The Mayweather experience is an invitation to cede control of your life, to simply hand over everything — where you go, when you sleep, even what you eat — to Floyd Mayweather. If you’re accustomed to even the slightest measure of self-sufficiency, it’s a bit of an adjustment. By the end of the second day of my time on tour with him, I stop asking the one question that’s constantly on my mind: What are we waiting for? The answer, from any number of people, is either a shrug or a sleep-deprived “Floyd.” No explanation needed.

Mayweather is the modern embodiment of what Gay Talese, in describing Frank Sinatra, called “the fully emancipated male.” He can do whatever he wants whenever he wants with just about whomever he wants.

He is the last of boxing’s old-school, carny-barker showmen, the last of the third-person narcissists, the last of the great American prizefighters. He attracts and repels in equal measure. He is bigger than his sport, usually the highest-paid athlete in the world, and watching him preen his way from New York to Washington to Grand Rapids, Mich., to Chicago and back home to Las Vegas — cheered and jeered in equal measure — feels like the beginning of the end of an era. He is 44–0 and one fight into his six-fight, 30-month, potentially $300 million deal with Showtime. If he wins them all, he will be 38 and 49–0, the same record as Rocky Marciano, the mythical champion of champions. A 49–0 record without a contract would leave him free to negotiate an ungodly amount for a 50th fight. Through smart business, shrewd scheduling and the decline of Manny Pacquiao, Mayweather is boxing’s final megastar.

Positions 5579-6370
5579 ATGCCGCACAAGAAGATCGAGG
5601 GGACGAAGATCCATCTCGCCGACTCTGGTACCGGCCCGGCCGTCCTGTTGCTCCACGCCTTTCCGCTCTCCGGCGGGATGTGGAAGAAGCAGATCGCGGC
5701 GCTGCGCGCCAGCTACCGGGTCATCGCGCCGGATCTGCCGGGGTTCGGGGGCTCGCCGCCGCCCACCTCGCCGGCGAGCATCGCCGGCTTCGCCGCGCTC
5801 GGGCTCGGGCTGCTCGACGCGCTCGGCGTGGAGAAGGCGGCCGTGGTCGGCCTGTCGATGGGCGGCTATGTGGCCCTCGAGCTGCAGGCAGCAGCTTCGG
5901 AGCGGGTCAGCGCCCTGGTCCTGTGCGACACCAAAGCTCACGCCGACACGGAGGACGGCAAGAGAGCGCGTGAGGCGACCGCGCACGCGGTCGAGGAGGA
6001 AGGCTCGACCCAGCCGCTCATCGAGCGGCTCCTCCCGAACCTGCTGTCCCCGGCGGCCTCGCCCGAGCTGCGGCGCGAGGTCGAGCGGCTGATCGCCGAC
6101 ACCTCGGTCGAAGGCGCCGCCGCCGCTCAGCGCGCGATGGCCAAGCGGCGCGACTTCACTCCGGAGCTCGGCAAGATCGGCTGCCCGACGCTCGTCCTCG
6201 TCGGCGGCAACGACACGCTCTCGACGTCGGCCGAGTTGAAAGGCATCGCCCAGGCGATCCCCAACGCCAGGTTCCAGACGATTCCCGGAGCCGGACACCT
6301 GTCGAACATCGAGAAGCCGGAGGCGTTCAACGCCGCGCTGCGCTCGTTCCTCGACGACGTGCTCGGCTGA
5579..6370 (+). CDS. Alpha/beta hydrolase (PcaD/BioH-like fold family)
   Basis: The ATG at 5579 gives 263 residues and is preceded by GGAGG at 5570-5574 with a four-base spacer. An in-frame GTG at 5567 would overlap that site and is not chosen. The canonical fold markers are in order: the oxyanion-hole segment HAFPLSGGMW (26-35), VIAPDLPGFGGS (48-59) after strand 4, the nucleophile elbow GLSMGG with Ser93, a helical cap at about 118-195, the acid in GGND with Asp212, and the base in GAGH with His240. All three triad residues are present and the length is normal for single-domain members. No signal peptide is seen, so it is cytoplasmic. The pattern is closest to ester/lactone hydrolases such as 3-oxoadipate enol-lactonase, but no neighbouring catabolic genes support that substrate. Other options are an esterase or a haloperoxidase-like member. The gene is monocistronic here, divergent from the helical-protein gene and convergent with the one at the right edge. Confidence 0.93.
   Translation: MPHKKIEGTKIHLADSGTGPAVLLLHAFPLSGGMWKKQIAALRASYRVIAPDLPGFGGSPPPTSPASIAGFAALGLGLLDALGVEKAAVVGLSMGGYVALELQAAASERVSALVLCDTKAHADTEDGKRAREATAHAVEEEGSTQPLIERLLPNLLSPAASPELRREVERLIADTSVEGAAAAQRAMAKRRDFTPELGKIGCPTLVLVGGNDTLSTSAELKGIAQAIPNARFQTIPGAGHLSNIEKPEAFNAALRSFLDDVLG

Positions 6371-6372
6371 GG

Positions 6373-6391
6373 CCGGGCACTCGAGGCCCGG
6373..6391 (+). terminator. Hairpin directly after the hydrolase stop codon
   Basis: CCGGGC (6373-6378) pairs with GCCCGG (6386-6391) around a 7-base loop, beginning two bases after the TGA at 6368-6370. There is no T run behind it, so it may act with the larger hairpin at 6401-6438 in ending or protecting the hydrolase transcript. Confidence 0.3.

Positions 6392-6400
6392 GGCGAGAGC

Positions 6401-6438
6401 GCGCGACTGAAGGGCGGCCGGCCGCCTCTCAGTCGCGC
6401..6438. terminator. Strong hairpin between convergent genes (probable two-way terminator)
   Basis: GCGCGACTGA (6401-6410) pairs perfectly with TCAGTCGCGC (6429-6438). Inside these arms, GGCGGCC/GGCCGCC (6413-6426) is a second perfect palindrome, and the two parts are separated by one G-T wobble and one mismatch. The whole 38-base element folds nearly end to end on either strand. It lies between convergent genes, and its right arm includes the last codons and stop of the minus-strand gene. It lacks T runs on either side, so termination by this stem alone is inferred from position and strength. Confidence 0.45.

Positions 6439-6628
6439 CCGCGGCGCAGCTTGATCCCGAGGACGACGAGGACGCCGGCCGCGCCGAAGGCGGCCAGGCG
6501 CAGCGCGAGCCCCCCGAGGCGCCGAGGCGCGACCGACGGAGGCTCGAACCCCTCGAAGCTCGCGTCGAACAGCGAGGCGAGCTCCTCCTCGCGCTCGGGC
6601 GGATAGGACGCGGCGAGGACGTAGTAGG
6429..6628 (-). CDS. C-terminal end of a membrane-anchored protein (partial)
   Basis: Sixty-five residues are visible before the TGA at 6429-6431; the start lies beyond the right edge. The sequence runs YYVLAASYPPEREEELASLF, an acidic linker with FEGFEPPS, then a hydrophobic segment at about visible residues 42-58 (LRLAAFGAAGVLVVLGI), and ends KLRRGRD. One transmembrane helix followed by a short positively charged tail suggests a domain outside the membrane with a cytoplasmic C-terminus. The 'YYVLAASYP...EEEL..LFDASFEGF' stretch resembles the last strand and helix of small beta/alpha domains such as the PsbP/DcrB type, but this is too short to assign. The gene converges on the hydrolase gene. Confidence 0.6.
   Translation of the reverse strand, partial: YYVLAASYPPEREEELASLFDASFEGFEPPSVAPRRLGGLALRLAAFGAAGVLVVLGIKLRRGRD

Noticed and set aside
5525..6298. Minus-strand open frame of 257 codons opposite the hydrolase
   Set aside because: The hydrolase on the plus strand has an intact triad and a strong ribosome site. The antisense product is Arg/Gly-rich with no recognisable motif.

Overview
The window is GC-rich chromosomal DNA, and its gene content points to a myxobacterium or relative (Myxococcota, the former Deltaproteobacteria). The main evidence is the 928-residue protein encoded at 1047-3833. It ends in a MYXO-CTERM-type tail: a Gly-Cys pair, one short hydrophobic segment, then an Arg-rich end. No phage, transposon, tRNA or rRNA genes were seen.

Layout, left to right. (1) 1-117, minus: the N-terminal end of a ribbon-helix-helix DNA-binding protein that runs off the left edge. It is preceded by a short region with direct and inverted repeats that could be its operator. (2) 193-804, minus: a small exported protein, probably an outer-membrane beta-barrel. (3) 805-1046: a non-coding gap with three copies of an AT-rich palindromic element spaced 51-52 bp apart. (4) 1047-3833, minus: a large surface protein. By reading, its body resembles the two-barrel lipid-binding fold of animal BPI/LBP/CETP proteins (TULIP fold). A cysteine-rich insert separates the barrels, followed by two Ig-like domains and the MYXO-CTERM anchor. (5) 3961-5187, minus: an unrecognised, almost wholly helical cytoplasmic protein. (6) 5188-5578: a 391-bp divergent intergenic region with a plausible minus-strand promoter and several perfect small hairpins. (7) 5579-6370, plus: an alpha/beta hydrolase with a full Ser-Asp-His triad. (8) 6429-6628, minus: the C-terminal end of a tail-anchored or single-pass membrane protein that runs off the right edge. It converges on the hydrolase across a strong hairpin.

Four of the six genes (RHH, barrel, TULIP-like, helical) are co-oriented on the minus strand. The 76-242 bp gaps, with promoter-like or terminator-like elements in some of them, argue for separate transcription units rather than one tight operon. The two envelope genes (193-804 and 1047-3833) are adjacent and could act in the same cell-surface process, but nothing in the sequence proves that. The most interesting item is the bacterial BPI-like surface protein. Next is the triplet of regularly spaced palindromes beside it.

“Everyone wants the Floyd Mayweather payday; they want the same things Floyd Mayweather got,” he says. “But Floyd Mayweather, he earned it the hard way.”

The bout with Alvarez will be the richest gate in the sport’s history, and yet it highlights an inherent problem for Floyd and his profession. With contenders scarce, boxing’s resident firestorm is in danger of running out of fuel. For a run at 50–0 to be appreciated, his relationship with his opponents, starting with Alvarez, must become more symbiotic than adversarial. In other words, it works in Mayweather’s best interest for Alvarez to prove credible.

But right now, Floyd has more immediate concerns: He is cold. Mayweather’s preference for heat is famous among his crew; the gym in Vegas is always warmer inside than out, regardless of season. He asks the flight attendant to bump up the heat and says, “You can’t cook with cold grease, baby.”

“Everyone wants the Floyd Mayweather payday; they want the same things Floyd Mayweather got,” he says. “But Floyd Mayweather, he earned it the hard way.”

The bout with Alvarez will be the richest gate in the sport’s history, and yet it highlights an inherent problem for Floyd and his profession. With contenders scarce, boxing’s resident firestorm is in danger of running out of fuel. For a run at 50–0 to be appreciated, his relationship with his opponents, starting with Alvarez, must become more symbiotic than adversarial. In other words, it works in Mayweather’s best interest for Alvarez to prove credible.

But right now, Floyd has more immediate concerns: He is cold. Mayweather’s preference for heat is famous among his crew; the gym in Vegas is always warmer inside than out, regardless of season. He asks the flight attendant to bump up the heat and says, “You can’t cook with cold grease, baby.”

For the rest of the article:  http://espn.go.com/boxing/story/_/id/9630673/floyd-mayweather-last-great-prizefighter-espn-magazine

Advertisements

About SPORTS MEDIA WORLD

Sports Created Content, Media & PR www.SPORTSMEDIAWORLD.COM, Follow Us On: Twitter: @SPORTSMEDIAWRLD & Instagram: @SPORTSMEDIAWORLD

Posted on September 24, 2013, in Boxing and tagged , . Bookmark the permalink. Comments Off on Floyd Money Mayweather Now (45-0) Is By Far The Biggest $how In Boxing.

Comments are closed.

%d bloggers like this: